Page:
SOUTH PORTLAND — Library Director Kevin Davis has released his plans for creating a dedicated space for young adults at the main branch on Broadway.
The main branch used to have a stand-alone room for young adults in the basement, but it was abruptly closed after the February layoff of part-time librarian Reta Nappi, who was one of five veteran city workers released for budgetary reasons.
Since then, some residents have criticized city officials for not presenting a plan for delivery of young adult services. That criticism came to a head during a protest last week at City Hall.
At the protest, several middle school students said they and their friends have stopped using the library because the book collection has been absorbed by the main collection and they did not feel welcome among the adults.
Davis said in a press release that there will eventually be a dedicated space for young adults. That space will be distinctly themed and furnished with the help of the Friends of the South Portland Public Library in an effort to make young adults feel welcome and more comfortable.
“We want this to look nice as well as to be functional and appropriate for the space, the users and the collection,” Davis said, noting the collection is now available during all library hours, rather than on a part-time basis.
Davis said the youth area will be an evolving project over the next few weeks as shelves, furniture and decorations for the space are acquired. Davis said he, the Library Advisory Board and the Friends hope to solicit feedback from teenagers and parents throughout the process.
In response to criticism of the teen room’s abrupt closing, Davis said the decision was made to quickly move the young adult collection into the main collection as a way to keep those materials available during the transition. The young adult section consists of about 6,000 books and CDs.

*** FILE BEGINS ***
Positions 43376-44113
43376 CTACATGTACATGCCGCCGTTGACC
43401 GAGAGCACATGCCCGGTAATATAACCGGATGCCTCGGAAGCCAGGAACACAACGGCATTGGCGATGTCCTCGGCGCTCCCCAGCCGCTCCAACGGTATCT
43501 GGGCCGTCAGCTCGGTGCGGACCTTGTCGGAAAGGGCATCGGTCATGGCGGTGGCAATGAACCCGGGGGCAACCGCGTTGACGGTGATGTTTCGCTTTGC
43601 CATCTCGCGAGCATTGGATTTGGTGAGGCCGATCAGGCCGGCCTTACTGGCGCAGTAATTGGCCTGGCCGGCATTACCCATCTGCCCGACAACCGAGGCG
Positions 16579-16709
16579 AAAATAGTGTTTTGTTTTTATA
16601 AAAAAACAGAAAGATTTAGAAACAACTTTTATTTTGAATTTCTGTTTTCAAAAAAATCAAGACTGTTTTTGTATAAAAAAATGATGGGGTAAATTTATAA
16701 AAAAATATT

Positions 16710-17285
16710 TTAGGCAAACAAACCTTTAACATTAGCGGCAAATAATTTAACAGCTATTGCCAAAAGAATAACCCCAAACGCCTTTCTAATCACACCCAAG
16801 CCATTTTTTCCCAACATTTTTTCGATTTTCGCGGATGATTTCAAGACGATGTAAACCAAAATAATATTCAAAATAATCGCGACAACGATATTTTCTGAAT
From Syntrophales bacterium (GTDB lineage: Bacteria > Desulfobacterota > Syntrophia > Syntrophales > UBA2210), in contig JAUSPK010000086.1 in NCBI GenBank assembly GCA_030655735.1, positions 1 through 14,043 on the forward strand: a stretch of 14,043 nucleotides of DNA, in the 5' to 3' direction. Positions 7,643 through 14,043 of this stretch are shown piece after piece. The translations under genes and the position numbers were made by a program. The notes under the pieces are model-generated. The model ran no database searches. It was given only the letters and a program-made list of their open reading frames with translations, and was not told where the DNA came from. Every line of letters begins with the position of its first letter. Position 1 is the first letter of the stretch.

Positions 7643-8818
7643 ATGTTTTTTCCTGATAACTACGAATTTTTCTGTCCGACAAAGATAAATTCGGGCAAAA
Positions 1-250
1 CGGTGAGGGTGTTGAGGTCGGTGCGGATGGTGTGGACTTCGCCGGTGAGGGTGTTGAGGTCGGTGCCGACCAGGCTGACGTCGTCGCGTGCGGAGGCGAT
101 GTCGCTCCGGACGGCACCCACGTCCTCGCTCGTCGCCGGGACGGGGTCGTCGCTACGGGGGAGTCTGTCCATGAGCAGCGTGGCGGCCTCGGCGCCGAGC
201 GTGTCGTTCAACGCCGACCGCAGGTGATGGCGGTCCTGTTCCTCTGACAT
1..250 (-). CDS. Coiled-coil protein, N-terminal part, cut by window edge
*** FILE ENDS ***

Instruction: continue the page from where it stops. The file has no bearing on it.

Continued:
Although some argue those materials are hard to find and kids have stopped going to the library, Davis said that is not the case.
“Those materials are now being used in record numbers, despite the disarray,” he said.
Davis said Wednesday that, since the layoff, there has been a 40 percent increase in the circulation of young adult materials, up from 571 items in March 2008 to 798 last month. Circulation for April appears to be continuing that trend, he said: through April 14, 514 young adult items were checked out compared with 667 for the whole month of April 2008.
It’s unclear whether the library’s plan will be welcomed by disgruntled users, who argue that books are nothing without Nappi, who developed personal relationships with the kids and had an knack for recommending new material based on readers’ prior interests.
Meghan Gaven, a Mahoney Middle School parent who last week was among the rain-drenched protesters, said she is encouraged by the library’s efforts to create a designated space for children and wished the effort well.
However, Gaven said she has to check out books for her daughter because her daughter no longer goes to the library. Gaven predicted more would be needed to draw teenagers back into the library.
“The program wasn’t just about the books,” Gaven said. “It was the person and the privacy that drew (teenagers) there.”